Wednesday, October 10, 2018

Moving on

My new blog is here:

An old post about my angst over using Blogger is here on Blogger, so this is quite overdue.

Also long overdue: moving my website from an old-style web host to which I paid $35/month. For now, I'm moving to Netlify, but the migration is not yet complete, which means, as of now, I get a 'This site can’t be reached' error. So, not sure if that's a propagation issue or what, or whether I'll give up and go to But by the time that you read this, days, months or years from now, it's either up and running or I have transcended such mundane concerns for some reason.

The new blog will likely be generated using Hugo, but I'm not sure about that, either.

Chrome extension: Twitter 'likes' Hider

TL;DR: I made a Chrome extension to hide Twitter posts that are likely designed to waste my time.

Here it is: 

The source code is here:

The long story:

I wrote a Chrome extension that hides specific tweets from my Twitter newsfeed. Those tweets being headed with 'So-and-so liked this' or 'Thus-and-such follows So-and-so'.

Twitter, the company, really wants us to spend as much time as possible on its site, and so it deploys various tricks to bypass our rational time-management skills (this strategy of distracting folk to keep them spending is as old as casinos and suburban shopping malls). One of those tricks is to sprinkle throughout your newsfeed posts that someone else 'liked', or a post from someone that someone else 'follows'.  I would bet a lot that the Twitter 'time-suck' algorithm has somehow identified these as a particular time-suck for your specific demographic.

e.g. Are you a left-leaning, 20-something urban professional living on the East Coast of the US? Take a look at this tweet, that asserts in a spectacular smug and condescending tone that only the Republic party can save the country. And, oh look! Lots of interesting commentary...

 And, while you can mute people, or turn off their retweets, you cannot turn off these 'like' and 'follow' tweets. At least, not through Twitter's user interface.

So, I wrote a Chrome extension that does just that, and helps me separate the signal from the noise.

It does not always work reliably, and I think that's a timing issue: sometimes when the extension triggers, Twitter has not yet finished loading those tweets. So, sometimes it will take a whole minute for all 'like' and 'follow' tweets to hide.  However, you can push the extension button and trigger it manually. I'm not sure if I will ever spend the 80% time to grind down that 20% to make it shine. Perhaps, if I hear of literally anyone else in the world using it, I will make that effort.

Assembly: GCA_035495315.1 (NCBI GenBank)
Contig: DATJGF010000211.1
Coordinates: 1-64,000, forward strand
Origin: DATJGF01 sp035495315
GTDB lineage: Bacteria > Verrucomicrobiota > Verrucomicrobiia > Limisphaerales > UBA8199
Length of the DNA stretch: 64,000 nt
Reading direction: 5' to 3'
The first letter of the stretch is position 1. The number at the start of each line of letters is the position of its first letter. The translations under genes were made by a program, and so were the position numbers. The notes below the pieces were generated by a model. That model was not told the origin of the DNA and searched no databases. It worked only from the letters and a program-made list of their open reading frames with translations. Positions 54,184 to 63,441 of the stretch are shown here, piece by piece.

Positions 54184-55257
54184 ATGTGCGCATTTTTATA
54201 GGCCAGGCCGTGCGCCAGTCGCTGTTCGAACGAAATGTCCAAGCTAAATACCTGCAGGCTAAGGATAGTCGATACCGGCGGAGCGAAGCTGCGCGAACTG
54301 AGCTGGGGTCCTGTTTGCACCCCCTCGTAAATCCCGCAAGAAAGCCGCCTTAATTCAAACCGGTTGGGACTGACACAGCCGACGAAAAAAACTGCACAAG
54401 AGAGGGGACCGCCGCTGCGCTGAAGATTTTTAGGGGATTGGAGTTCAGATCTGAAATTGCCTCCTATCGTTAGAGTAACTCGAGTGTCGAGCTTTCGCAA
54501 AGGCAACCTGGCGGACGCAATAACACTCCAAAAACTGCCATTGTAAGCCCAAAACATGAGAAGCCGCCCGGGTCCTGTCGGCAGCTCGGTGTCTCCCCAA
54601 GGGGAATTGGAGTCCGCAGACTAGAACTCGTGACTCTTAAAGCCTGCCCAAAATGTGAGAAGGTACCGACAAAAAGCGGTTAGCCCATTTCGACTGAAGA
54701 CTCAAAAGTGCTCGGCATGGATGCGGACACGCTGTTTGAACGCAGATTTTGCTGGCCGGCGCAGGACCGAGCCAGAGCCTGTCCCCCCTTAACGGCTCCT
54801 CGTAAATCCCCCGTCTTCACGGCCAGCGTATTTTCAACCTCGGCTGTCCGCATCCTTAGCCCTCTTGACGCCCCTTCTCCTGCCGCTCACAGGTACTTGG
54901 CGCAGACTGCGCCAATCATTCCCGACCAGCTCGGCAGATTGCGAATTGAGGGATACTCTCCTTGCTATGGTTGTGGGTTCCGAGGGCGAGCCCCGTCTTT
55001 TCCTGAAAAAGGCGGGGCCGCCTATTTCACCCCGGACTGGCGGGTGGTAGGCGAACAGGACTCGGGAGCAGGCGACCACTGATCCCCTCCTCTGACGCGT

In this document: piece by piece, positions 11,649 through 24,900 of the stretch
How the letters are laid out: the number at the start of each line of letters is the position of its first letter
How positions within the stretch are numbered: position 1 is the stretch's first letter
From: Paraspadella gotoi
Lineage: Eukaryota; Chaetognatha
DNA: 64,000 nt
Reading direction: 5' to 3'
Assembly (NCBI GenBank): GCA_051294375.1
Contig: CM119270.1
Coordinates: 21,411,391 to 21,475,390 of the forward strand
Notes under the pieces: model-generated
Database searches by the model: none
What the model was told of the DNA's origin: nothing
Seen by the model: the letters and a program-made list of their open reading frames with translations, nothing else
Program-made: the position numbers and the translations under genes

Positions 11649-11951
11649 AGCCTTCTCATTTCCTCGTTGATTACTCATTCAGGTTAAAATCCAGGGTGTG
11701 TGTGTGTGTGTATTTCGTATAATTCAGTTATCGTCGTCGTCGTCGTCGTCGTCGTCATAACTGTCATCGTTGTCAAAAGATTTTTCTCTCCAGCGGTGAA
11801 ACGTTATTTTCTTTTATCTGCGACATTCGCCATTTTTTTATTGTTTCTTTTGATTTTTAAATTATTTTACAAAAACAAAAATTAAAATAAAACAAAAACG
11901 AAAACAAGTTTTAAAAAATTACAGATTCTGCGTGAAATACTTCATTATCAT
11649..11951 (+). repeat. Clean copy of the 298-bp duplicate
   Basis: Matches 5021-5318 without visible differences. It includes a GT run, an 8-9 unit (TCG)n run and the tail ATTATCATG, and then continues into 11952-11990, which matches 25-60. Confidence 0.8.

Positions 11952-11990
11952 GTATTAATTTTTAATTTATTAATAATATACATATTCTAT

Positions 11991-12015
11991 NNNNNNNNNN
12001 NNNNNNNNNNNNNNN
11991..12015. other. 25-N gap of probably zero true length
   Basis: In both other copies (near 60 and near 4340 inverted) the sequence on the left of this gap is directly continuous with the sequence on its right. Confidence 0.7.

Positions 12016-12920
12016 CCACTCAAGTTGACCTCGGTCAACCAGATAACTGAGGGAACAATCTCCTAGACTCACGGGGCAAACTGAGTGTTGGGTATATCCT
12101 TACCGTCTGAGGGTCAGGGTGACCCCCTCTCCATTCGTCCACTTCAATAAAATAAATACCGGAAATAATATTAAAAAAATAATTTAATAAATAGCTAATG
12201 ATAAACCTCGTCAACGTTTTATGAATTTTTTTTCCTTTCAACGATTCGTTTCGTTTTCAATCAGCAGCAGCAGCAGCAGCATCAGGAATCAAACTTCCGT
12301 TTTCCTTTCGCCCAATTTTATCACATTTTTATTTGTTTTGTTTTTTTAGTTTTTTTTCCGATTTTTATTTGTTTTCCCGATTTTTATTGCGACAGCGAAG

The name that I used on the required screenshot is 'Alexander Stubb'. It was kind of a random choice, but this name is shared by a Finnish politician from the center-right party Kokoomus (who recently started a campaign to be EU President), and I think I should change that, because it's distracting. Those who know who Alexander Stubb is are likely to wonder if I'm making some kind of political statement, and what it could possibly be. But, alas, no, I'm not making a political statement.  I think I used the name because at the time it felt like an Easter egg.

I mean, I do vaguely disapprove of Kokoomus, because I hear they want to replicate some of the demonstrably failed policies that have been so divisive in my homeland. But I have not yet heard a steel-manned argument in favor of them, and until then I cannot bring myself to hold a strong opinion about them either way. Finnish politics is a bit beyond my ken, at the moment.

The only remaining question is "Why?"  Why, if Twitter is bound and determined to present you with click-baity nonsense, stay on the site?  Why not just quit?  Why spend the time to write an actual extension?  Well, there are some great gems in that garbage.  Here are a few!

Ruins: Ancient, Modern & Imaginary
A raid in the Baltic Sea
Finland is made of...
How to find stuff in git

Wednesday, May 16, 2018

Bookmarks: productivity

Owning the Role of the Front-End Developer

Ethereum thoughts

1) A smart contract to force/encourage/cajole/blackmail yourself to do something. You place money in an account, and it is released to you if certain conditions are met, or else it goes into another account and is given away according to the terms of that account.

2) An account that, when it receives money, disburses it to a random one of a set of charities.

3) Conditions met: well, maybe for me to become better at Finnish, I can add a significant amount of money into an account that will release the money only if I show a specific, measurable improvement at Finnish at some specific time. Otherwise it goes to a charities' account as above.

4) This evaluation of this 'improvement' would be determined according to some happening, perhaps on the internet. Perhaps a committee of some kind votes via some kind of secret ballot.

5)  Offering a bet on some event that could be independently verified (say, by AI, or by frequency of mention on the internet or whatever), two bets could create a prediction market. A prestige prediction market could be created by secretly approaching experts, and having them create accounts. We let those who sign up know who else is in the prediction market

6) Or perhaps! Anyone can sign up, but their ability to predict is tracked. They achieve score and ranking (still anonymous). q.v. Ray Dalio's algorithmic decision making.

7) If two anonymous accounts want to agree, they can share their real information with each other.

8) Someone wanting to check the results of the prediction market can see the prediction score of any individual, and use it to increase the accuracy of their target predicition, by only including those who score highest in a particular topic.

Bookmark: design, especially IxD

A thread from Twitter on rigor in IxD